The drain of perfectionism

Are you a perfectionist? Do you tweak things relentlessly, never feeling satisfied, taking ages to get the simplest thing done because it’s got to be exactly right, and it makes you anxious if it’s not? Because you’re scared of getting it wrong? Of exhibiting any form of flaw? Of truly showing yourself at your most chaotic and rambly and unformulated?

I am a perfectionist and it has done me no favours whatsoever. All the images-1perfectionist force within me has done has held me back from life. Because I’ve wanted to automatically be good at something, I haven’t endured the vulnerability and pain of being bad. Because I’ve wanted everyone to like me, I haven’t shown who I truly am. It’s stopped me from trying new things, of saying how I really feel, of truly connecting, of getting on with work, of embarking on new creative projects, of doing what I’d really love to do if I wasn’t afraid of exhibiting my true self in all its ‘wrongness’.

Perfectionism is such a heightened need to be proper and to do things properly that you will never match up to your expectations. You will waste away the person that you are because you are always seeking some phantom ideal. And the reason behind all that? You’re scared to be yourself. You’re scared to get it wrong. The emotion is just fear, plain and simple. That’s it. You can think up as many layered fancy thoughts as you like but beneath it all is jittery, primal, rabbit-in-the-headlights fear. And that’s the force that you’re letting dictate your life?

No human has the answers. Every human has flaws. Every human has complex emotions and peaks and troughs in their faculties. You are not a robot and you are not going to be functioning exceptionally all the time. You can only do your best in a given moment, and striving after perfectionism is going to demotivate you because it’s impossible; it’s a brutal self-hating fiction. Agonising over how you present yourself and how you interact with the world is going to make you unhappy, because it’s making you into something that’s subhuman and putting a massive weight on yourself. You’re not honouring your soul when you’re a perfectionist; you’re thinking ‘I can’t say that – what will this person think?’, ‘I can’t write that – it sounds wrong?’. It’s messing with the person you’re meant to be through an endless torrent of criticism and judgment. That’s bad. Who wants that inUnknown their head? It stops you from doing anything worthwhile.

You’ve just got to get out there and start dancing messily, flamboyantly, throwing yourself around and perhaps unintentionally offending some people in the process and definitely getting it wrong, and being vulnerable and ridiculous and surprising yourself. Because you can’t live in a shell. You can’t keep your lips sealed forever. You’ve got to start existing. And existing isn’t the same thing as perfectionism. Perfectionism is putting off existence because it’s too messy, and you can’t bear to make a mistake, and expose your vulnerability. But by doing that, you’re putting off life… Because life is full of mistakes! I mean, think of all the random chaos in nature that has settled into beautiful patterns… and I think breakfast cereal was originally a mistake too, and we all know how great that is, right?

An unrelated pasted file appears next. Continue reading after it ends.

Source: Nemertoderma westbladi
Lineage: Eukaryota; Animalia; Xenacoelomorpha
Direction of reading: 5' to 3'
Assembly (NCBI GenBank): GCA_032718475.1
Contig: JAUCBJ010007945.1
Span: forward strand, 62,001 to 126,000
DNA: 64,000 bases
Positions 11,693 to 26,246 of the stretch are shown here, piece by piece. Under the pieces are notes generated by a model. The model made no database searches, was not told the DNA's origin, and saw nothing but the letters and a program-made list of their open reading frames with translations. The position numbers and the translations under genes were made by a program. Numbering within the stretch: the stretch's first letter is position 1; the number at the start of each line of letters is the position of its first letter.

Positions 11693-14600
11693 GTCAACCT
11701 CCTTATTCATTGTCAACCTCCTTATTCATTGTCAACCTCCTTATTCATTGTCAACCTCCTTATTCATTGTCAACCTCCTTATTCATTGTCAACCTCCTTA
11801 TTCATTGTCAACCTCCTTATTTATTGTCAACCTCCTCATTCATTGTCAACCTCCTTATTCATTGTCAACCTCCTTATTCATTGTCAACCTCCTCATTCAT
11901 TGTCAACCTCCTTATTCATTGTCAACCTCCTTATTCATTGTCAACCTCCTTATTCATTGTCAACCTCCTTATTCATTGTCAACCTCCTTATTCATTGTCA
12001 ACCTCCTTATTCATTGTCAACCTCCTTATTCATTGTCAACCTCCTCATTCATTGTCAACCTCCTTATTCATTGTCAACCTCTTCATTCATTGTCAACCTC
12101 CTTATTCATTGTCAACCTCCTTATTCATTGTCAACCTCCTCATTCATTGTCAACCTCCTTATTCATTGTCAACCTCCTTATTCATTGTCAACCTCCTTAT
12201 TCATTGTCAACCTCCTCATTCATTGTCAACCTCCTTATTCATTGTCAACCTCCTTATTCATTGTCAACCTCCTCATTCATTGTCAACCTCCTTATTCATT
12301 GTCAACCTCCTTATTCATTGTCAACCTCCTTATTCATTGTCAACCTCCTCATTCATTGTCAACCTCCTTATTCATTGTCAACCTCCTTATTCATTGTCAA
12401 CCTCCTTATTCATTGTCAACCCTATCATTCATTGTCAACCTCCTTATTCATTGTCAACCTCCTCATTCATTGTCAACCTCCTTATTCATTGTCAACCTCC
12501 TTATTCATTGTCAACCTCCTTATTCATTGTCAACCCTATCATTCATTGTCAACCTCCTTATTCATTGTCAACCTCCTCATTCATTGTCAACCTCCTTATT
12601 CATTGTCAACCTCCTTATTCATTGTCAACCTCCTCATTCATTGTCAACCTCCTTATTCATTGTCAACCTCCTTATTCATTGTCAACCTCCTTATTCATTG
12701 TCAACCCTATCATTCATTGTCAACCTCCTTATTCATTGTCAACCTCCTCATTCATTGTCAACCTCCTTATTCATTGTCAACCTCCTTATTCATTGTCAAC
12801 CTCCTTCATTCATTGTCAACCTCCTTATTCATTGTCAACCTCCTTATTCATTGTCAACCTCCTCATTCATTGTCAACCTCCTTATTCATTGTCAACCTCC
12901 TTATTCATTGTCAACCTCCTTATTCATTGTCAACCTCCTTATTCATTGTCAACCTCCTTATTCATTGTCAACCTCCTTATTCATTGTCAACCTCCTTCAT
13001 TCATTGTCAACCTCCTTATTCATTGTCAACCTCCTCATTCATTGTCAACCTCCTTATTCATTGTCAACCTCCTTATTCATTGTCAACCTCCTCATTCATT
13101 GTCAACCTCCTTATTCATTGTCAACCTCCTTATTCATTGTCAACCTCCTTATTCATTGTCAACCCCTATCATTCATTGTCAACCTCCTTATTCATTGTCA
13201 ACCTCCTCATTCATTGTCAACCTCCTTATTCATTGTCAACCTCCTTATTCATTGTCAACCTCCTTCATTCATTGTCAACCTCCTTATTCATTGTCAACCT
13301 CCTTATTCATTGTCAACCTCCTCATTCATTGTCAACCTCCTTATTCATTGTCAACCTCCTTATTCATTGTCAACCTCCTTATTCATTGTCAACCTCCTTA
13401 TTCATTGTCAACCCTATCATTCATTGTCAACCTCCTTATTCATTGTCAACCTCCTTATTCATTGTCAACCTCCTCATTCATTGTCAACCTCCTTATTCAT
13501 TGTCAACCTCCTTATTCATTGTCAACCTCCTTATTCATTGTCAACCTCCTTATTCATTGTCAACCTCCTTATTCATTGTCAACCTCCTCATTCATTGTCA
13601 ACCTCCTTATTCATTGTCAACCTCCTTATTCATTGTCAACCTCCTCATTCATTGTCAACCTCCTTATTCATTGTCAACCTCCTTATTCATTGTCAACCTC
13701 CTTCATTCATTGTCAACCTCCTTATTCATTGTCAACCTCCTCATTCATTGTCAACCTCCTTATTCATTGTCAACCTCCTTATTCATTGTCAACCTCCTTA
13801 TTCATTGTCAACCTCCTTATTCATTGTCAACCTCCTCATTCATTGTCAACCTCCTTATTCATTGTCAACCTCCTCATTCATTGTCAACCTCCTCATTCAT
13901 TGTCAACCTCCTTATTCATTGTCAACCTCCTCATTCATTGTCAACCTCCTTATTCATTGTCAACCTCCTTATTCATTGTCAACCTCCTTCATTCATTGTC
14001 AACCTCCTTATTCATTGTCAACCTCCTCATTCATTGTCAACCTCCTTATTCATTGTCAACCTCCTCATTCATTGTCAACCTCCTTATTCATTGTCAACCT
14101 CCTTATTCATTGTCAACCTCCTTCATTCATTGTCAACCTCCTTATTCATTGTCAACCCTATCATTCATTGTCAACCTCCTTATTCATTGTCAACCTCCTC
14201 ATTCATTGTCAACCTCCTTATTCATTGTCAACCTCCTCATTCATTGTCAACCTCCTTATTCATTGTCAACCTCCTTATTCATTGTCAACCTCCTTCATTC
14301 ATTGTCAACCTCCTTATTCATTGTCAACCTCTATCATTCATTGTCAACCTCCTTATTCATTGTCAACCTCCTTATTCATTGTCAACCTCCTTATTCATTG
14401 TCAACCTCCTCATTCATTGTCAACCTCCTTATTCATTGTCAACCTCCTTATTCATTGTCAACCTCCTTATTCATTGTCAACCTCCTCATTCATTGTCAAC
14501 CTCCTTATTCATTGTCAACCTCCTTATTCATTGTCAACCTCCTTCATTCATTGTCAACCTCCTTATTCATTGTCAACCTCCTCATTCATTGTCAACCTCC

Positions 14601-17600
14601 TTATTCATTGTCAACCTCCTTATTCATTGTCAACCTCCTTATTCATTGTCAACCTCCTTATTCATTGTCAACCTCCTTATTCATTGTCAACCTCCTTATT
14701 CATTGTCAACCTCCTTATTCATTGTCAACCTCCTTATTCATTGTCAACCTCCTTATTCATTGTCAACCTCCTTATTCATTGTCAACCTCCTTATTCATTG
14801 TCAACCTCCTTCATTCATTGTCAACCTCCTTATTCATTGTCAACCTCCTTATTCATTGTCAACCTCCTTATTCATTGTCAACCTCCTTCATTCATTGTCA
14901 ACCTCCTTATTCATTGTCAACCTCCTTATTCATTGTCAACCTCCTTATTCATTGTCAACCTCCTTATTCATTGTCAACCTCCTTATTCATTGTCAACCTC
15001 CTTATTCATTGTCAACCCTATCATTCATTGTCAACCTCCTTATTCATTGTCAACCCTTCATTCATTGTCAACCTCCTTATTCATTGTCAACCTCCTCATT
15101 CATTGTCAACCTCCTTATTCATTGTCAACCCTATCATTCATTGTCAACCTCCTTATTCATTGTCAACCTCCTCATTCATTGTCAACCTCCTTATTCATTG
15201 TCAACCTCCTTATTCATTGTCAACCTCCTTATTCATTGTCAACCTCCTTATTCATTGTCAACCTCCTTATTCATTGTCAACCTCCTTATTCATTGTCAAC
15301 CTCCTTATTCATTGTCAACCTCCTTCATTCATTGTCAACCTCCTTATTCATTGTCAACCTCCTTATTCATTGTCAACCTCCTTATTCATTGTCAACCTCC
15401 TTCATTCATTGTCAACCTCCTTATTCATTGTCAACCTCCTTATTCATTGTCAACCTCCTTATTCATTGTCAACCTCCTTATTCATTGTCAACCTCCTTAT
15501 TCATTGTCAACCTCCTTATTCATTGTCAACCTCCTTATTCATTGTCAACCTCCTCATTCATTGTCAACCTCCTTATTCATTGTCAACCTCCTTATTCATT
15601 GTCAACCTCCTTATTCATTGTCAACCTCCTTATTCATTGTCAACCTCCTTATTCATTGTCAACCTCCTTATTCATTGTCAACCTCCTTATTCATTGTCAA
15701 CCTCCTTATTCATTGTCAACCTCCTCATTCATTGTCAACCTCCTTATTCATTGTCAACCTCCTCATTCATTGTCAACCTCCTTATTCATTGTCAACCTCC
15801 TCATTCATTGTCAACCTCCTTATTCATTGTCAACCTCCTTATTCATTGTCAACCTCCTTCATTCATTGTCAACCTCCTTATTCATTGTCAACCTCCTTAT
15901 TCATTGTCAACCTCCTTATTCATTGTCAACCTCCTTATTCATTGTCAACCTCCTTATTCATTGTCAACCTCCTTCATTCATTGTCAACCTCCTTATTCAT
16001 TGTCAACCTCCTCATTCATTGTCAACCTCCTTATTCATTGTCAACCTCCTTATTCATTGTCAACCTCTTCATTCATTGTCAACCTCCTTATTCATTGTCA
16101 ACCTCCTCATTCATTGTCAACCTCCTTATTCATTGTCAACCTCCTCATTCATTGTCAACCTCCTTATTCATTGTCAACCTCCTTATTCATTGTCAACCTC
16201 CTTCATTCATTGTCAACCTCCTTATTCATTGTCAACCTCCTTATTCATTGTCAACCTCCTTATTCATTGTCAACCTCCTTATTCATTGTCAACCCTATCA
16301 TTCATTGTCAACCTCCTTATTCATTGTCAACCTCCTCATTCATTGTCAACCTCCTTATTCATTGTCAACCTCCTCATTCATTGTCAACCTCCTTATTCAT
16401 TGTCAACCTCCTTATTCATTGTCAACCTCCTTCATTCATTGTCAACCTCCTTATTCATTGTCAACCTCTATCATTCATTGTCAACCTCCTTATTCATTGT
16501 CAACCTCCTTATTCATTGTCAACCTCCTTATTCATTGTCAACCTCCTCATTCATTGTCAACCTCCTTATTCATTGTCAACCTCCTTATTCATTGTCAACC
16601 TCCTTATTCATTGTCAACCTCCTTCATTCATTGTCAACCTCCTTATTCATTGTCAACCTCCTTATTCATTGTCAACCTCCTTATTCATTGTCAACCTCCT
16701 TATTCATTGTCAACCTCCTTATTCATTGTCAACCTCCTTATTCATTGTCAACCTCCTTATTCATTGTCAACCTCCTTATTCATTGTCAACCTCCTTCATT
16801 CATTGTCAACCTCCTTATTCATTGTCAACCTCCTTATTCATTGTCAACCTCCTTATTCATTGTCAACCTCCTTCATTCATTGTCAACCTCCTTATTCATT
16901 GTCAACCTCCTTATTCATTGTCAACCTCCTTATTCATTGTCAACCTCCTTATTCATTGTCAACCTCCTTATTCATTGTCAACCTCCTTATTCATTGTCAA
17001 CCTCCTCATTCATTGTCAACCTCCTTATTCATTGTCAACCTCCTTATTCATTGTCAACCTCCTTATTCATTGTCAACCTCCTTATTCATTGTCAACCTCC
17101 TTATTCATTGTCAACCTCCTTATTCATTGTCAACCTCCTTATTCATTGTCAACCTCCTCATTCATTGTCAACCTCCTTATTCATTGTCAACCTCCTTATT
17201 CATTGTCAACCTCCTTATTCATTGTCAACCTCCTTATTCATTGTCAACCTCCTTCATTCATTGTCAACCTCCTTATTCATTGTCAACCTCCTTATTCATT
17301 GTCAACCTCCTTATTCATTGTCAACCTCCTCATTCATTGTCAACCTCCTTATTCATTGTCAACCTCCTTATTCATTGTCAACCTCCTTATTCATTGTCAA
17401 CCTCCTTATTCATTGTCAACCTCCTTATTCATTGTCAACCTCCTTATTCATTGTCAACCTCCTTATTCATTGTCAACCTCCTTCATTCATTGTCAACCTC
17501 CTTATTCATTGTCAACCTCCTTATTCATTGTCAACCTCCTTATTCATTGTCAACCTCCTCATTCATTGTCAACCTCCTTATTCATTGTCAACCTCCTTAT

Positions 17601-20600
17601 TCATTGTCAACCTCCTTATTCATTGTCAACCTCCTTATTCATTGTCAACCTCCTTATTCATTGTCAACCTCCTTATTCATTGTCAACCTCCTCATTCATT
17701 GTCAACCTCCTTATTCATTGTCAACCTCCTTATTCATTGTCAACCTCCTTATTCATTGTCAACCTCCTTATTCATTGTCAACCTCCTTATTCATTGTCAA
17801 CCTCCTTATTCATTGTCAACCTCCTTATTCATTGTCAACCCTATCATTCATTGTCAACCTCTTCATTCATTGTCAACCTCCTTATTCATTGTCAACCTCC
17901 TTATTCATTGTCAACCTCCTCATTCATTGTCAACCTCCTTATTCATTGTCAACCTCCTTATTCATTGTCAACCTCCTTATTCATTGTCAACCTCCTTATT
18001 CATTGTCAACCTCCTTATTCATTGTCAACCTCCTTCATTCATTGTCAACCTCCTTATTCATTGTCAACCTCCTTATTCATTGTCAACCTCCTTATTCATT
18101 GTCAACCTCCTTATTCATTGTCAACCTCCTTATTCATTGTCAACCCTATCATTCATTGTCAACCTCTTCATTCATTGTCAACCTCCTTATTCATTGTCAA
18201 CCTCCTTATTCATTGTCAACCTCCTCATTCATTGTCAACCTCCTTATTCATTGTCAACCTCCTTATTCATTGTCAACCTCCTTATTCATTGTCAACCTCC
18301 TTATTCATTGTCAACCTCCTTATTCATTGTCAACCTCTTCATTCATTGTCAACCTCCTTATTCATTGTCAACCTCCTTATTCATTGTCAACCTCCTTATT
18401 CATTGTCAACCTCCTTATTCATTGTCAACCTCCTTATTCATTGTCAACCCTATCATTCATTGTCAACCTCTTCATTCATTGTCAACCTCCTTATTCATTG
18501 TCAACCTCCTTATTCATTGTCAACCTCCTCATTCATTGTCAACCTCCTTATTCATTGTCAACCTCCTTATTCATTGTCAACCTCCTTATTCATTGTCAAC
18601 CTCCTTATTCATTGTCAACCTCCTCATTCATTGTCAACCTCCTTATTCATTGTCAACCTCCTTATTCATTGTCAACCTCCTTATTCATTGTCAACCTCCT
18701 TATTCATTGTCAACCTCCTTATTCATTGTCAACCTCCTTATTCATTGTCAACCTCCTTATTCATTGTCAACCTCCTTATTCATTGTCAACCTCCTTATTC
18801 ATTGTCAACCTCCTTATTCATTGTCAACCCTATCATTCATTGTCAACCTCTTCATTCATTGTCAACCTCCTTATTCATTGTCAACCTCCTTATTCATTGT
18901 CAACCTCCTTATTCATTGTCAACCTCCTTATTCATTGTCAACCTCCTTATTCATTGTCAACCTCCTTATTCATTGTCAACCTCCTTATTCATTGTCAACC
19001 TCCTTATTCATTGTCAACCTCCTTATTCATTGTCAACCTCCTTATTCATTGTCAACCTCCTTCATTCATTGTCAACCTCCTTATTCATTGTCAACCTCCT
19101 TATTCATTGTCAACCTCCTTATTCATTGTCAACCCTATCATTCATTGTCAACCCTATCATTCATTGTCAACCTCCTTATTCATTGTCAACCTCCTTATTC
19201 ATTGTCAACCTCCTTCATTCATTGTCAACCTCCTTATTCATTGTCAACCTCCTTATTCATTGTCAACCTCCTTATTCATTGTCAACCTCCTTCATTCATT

Right now, I didn’t edit this. And that’s a big thing for me because I always edit and feel that I can’t express myself properly until I edit. So this is rawness, this is anti-perfectionism. Where there is no perfectionism, there is true freedom, true unashamed ability to create from yourself and your unique power, becuse you’re not scrutinising so painfully about getting it right.

So yes, I call all of you to do what you love and not care so much. Just do it! And embrace the messiness, because that is the only way to truly grow. Take this analogy: if you’re growing a plant, you’re not constantly going to be cutting it every time it sprouts something new, because that new thing might be the vital, beautiful thing that’s going to turn into a fruit or a flower. So let yourself bloom, and get rid of the set model you have of what blooming should look like – because who knows, really. It’s up to you to find out 🙂



Divine simplicity

Have you ever heard people commiserate over how complicated life is nowadays, or felt a wish to go back to your childhood when everything was so much simpler? Of course, there’s a reason why this period was simpler and more carefree: mainly, the lack of responsibility. But I think deeper than this is that the mindset of childhood is a simple one. And us adults (myself being on the brink) could learn a thing or two from the younger members of our species.

To adult is to complicate

It’s true, when you’re grown-up you have a lot of things to take care of: work, bills, food, relationships, a never-ending stream of miscellaneous errands… It’s no plain-sailing picnic in the park (a deliberate muddling of expressions on my part here). But it’s possible to fall into the trap of over-complicating our responsibilities. For example, you might get consumed by all Cco77VDWEAEms48the nagging things you’ve got